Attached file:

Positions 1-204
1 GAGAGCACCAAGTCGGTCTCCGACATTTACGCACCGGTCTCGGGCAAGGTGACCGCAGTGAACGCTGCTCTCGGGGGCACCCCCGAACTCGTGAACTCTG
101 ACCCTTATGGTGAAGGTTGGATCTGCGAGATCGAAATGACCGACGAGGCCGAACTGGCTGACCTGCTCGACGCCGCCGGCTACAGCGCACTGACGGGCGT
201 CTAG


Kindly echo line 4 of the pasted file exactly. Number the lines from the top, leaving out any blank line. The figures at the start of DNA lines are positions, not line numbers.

201 CTAG